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RAHUL BEDI | 22 JULY, 2016

Finally Parrikar Admits Rafale Deal Nowhere Near Closure


NEW DELHI: The government has finally declared that both the Inter Government Agreement (IGA) and negotiations over offsets, in procuring 36 French Rafale fighters are yet to be finalised.

In a written reply to the Rajya Sabha, Defence Minister Manohar Parrikar on 19 July said details on the Rafale purchase, including the transfer of technology through offsets would emerge after the negotiations were completed.

"The negotiations are underway and the IGA and offset contract are yet to be finalised," Parrikar stated, a month after categorically declaring that the Rafale deal would be completed by June.

India has been insisting on France discharging a 50% offset liability of the overall contract cost, which has appreciably hiked the final price that too remains unresolved.

“The minister does not appear to be in the know of what is going on in his ministry” a senior Indian Air Force (IAF) officer said.

The Rafale import seems increasingly indeterminate and unlikely, he added declining to be identified.

Other IAF officers conceded that if the IGA were not inked before the year-end, the fighter purchase would not fructify despite the fanfare with which Prime Minister Narendra Modi announced it in Paris in April 2015.

The Indian media touted the decision as yet another instance of Modi’s decisiveness.

At the time both sides had agreed that India would acquire 36 Rafales off-the-shelf for the same price that manufacturers Dassault sold them to France’s Armee’ de L’air.

The Rafales had been shortlisted in 2012 from amongst six fighters vying for the IAF’s Medium Multi-Role Combat Aircraft tender for 126 platforms, issued in 2007.

Modi’s surprise announcement superceded this deal which had been under negotiation since early 2012, but was deadlocked on transferring technology to Hindustan Aeronautics Limited to licence build 108 Rafales in Bangalore. The additional 18 Rafales were to have been bought off the shelf.

Official sources, meanwhile, said National Security Advisor is believed to have recently ‘urged’ Parrikar to fast track the Rafale contract, as the continuing delays in confirming it had become embarrassing.

PM Modi and visiting French President Francois Hollande had confidently declared in Delhi in January that the fighter deal would be concluded ‘within days’.

But defence industry insiders believe Parrikar is dragging his feet on the Rafale purchase, as he is reportedly not entirely convinced of the economic and operational efficacy of acquiring only two squadrons at an astronomical price.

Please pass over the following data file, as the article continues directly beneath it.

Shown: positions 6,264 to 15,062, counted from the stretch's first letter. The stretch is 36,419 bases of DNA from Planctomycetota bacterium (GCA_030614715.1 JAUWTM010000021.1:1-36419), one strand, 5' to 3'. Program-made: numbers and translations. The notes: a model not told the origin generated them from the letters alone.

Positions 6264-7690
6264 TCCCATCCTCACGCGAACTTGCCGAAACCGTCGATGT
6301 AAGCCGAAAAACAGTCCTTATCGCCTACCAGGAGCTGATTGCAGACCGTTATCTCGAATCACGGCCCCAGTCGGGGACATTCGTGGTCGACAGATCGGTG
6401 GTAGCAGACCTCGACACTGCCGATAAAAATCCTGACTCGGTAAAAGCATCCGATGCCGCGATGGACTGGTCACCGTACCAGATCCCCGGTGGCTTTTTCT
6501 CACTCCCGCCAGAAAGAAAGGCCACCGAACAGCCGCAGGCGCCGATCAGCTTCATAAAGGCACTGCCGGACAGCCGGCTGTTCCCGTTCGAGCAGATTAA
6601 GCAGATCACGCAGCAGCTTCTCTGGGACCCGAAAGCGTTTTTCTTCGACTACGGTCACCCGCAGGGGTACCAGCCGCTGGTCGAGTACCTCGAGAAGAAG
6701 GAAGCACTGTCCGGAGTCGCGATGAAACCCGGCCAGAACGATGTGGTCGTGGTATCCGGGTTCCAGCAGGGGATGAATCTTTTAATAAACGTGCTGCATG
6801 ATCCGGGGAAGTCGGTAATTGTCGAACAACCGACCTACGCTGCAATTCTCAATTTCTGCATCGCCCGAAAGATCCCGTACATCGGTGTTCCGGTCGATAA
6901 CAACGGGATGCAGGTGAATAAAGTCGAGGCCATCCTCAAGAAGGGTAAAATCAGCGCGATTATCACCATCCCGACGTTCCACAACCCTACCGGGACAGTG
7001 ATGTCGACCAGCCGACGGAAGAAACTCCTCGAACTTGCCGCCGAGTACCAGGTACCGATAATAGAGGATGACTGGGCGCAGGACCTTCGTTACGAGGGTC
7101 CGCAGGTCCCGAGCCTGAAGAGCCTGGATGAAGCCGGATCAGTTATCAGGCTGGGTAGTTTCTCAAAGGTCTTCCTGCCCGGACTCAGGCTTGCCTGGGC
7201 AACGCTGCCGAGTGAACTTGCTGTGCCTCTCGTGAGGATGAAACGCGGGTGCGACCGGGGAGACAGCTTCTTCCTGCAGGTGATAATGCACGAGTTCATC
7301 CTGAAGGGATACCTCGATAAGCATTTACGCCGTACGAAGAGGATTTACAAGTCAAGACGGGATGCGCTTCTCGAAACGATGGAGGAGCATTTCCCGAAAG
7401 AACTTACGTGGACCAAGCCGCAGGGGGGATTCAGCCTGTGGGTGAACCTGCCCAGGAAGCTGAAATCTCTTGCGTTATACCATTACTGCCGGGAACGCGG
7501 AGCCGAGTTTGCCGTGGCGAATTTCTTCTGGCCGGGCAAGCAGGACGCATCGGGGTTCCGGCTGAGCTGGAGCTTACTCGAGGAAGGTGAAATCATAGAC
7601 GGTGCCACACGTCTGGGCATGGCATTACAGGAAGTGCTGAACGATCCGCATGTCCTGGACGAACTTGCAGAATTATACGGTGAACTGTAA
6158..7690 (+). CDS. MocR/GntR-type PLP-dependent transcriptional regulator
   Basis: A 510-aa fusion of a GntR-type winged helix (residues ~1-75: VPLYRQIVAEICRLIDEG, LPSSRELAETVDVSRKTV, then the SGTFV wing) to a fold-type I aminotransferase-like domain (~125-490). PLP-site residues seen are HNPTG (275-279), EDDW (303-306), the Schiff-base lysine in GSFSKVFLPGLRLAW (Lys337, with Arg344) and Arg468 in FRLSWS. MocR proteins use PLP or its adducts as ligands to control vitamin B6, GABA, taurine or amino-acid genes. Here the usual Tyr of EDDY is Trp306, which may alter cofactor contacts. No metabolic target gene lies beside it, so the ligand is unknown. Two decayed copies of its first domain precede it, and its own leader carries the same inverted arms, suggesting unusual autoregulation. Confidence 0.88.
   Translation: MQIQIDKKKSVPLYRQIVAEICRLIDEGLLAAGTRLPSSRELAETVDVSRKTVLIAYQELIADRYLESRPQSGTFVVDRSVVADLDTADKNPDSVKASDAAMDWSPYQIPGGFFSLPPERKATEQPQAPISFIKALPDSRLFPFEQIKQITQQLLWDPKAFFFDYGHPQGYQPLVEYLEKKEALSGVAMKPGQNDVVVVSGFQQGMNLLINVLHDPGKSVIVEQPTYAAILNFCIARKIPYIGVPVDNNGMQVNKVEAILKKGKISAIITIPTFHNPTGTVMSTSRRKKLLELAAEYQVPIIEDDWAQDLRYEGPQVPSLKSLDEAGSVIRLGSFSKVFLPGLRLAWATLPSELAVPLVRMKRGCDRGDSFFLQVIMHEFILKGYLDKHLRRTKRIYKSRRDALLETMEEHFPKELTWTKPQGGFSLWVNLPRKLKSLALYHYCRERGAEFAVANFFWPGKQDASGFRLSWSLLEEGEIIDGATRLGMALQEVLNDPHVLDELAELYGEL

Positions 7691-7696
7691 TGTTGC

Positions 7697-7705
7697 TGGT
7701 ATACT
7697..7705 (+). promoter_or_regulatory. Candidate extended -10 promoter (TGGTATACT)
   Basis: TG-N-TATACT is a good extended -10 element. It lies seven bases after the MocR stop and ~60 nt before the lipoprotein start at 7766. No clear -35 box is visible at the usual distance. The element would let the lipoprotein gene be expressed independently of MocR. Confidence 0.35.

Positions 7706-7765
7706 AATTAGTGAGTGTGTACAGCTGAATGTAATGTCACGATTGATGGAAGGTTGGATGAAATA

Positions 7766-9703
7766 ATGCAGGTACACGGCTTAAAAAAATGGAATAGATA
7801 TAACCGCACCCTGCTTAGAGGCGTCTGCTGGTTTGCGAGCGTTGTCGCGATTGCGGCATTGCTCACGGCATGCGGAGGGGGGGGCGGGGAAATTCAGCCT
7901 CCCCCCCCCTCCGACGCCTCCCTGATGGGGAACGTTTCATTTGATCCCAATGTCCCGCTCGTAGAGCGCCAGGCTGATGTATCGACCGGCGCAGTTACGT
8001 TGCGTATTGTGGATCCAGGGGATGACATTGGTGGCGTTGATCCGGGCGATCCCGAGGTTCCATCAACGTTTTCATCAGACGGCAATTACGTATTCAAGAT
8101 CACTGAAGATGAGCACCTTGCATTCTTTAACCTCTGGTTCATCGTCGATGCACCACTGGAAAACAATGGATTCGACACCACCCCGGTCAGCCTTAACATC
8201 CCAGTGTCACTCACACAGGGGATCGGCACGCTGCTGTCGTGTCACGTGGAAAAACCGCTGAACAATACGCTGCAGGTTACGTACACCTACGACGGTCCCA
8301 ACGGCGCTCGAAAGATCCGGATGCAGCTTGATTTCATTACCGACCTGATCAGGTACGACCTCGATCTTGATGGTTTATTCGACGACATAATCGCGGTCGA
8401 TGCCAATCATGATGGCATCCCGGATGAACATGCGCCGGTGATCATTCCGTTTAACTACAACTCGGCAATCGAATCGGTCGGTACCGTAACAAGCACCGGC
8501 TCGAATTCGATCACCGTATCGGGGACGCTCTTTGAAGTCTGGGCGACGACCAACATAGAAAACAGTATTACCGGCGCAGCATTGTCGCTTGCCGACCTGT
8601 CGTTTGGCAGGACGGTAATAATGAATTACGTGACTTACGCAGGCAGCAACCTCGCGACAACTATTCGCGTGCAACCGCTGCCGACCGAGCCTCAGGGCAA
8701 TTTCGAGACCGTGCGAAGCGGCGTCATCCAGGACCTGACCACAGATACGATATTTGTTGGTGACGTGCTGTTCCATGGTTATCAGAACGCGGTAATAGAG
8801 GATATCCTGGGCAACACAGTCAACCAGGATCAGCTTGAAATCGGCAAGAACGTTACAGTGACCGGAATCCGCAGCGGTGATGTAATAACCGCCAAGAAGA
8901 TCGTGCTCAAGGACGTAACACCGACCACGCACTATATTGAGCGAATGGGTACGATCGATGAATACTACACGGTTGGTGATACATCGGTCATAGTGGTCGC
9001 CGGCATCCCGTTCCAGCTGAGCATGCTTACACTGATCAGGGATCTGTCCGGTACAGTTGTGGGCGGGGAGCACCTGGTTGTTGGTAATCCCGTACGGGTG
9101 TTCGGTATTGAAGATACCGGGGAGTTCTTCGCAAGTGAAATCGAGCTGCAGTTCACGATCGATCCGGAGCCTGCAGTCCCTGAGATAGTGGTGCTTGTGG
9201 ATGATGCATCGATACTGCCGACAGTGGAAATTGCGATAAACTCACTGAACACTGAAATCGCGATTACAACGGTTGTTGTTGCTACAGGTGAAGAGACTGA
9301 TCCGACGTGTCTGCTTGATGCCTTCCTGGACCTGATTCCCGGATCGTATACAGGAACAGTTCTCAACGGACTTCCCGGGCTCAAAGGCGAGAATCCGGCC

The overall Rafale purchase, including its weaponry and engineering support package, is reportedly $10.5-11 billion.

A back-of-the-envelope calculation makes it whopping $290 for each fighter, accounting for a major chunk of the IAF’s capital acquisition budget, even though payments would be extended over several years.

The Defence Minister is believed to be of the view that for the price of each Rafale, the IAF can acquire multiple licence-built Su-30MKI’s and many more Tejas Light Combat Aircraft to make up flagging fighter numbers and hence, is subtly stalling progress on acquiring the French fighter.

In early 2015, when negotiations for the MMRCA were deadlocked, Parrikar had declared that upgraded Su-30MKI multi-role fighter were ‘always there’ for the IAF as an alternative to the Rafales. Insiders claim he continues to pursue this line of thinking.

Parrikar is also believed to have repeatedly declined, since April, to meet a team of senior French officials seeking to discuss-and finalise- the Rafale contract.

Consequently, in an odd turn of events, cursory negotiations have begun recently between the Ministry of Defence (MoD) and the French Embassy in New Delhi. In most foreign materiel procurements, particularly one as high profile as the Rafale tender, local embassies, at best perform a liaison role.

To add to France’s irritation Parrikar is in advanced and much publicised negotiations with executives from Lockheed Martin, Boeing and Saab, all offering to transfer their production lines to India for the F-16 and F/A-18 Hornet and the Gripen-E respectively.

Earlier this year Parrikar had declared that the MoD would shortlist at least one foreign fighter by end-2016 for indigenous manufacture under the governments Make in India initiative.

Perhaps the Defence Minister should first vindicate what his PM had promised France rather than cast about for additional fighters, which for now too appear somewhat fanciful.

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